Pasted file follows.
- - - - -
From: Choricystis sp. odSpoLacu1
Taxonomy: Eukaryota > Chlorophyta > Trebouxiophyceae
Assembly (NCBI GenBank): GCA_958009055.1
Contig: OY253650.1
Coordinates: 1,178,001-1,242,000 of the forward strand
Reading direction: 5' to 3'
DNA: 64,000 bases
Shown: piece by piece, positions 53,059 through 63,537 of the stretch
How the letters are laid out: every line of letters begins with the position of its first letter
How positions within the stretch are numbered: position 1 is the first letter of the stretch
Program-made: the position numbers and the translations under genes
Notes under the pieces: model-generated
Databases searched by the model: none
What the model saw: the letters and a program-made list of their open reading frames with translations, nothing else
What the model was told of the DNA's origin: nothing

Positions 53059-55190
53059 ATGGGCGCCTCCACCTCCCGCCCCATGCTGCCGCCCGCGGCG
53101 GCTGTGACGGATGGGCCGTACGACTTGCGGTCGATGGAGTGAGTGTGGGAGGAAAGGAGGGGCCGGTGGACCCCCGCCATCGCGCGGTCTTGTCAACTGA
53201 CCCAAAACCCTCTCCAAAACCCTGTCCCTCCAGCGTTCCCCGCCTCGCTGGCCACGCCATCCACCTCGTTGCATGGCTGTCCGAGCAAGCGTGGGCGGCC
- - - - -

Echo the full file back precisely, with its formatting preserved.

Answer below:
From: Choricystis sp. odSpoLacu1
Taxonomy: Eukaryota > Chlorophyta > Trebouxiophyceae
Assembly (NCBI GenBank): GCA_958009055.1
Contig: OY253650.1
Coordinates: 1,178,001-1,242,000 of the forward strand
Reading direction: 5' to 3'
DNA: 64,000 bases
Shown: piece by piece, positions 53,059 through 63,537 of the stretch
How the letters are laid out: every line of letters begins with the position of its first letter
How positions within the stretch are numbered: position 1 is the first letter of the stretch
Program-made: the position numbers and the translations under genes
Notes under the pieces: model-generated
Databases searched by the model: none
What the model saw: the letters and a program-made list of their open reading frames with translations, nothing else
What the model was told of the DNA's origin: nothing

Positions 53059-55190
53059 ATGGGCGCCTCCACCTCCCGCCCCATGCTGCCGCCCGCGGCG
53101 GCTGTGACGGATGGGCCGTACGACTTGCGGTCGATGGAGTGAGTGTGGGAGGAAAGGAGGGGCCGGTGGACCCCCGCCATCGCGCGGTCTTGTCAACTGA
53201 CCCAAAACCCTCTCCAAAACCCTGTCCCTCCAGCGTTCCCCGCCTCGCTGGCCACGCCATCCACCTCGTTGCATGGCTGTCCGAGCAAGCGTGGGCGGCC